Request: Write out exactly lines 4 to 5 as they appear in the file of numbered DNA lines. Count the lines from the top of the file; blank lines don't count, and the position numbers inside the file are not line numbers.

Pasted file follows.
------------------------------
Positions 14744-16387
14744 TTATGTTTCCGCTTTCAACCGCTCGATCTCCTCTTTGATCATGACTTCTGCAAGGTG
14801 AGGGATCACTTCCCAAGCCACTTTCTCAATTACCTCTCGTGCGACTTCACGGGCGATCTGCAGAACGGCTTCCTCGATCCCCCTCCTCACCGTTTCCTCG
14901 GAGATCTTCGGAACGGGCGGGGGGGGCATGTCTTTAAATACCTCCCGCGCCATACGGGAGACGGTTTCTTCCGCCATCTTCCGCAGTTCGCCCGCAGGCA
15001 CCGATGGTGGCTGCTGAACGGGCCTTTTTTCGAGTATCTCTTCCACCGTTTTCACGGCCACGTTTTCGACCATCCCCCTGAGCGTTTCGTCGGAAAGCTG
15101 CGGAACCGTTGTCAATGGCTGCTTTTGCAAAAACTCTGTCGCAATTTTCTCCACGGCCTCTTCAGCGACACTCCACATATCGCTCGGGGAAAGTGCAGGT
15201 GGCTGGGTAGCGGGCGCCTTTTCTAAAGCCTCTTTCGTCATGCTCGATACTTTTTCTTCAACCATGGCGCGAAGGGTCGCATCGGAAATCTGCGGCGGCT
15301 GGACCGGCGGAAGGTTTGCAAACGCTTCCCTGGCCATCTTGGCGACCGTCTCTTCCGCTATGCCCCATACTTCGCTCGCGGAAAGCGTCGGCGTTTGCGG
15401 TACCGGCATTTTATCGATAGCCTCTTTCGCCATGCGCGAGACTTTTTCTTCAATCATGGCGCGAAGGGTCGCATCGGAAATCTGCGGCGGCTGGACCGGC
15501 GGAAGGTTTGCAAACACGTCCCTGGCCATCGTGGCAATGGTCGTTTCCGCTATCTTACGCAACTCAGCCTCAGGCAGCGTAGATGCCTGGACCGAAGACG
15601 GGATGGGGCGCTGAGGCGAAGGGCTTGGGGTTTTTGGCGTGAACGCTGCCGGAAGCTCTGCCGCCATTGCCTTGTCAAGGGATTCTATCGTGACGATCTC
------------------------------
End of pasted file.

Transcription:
14901 GAGATCTTCGGAACGGGCGGGGGGGGCATGTCTTTAAATACCTCCCGCGCCATACGGGAGACGGTTTCTTCCGCCATCTTCCGCAGTTCGCCCGCAGGCA
15001 CCGATGGTGGCTGCTGAACGGGCCTTTTTTCGAGTATCTCTTCCACCGTTTTCACGGCCACGTTTTCGACCATCCCCCTGAGCGTTTCGTCGGAAAGCTG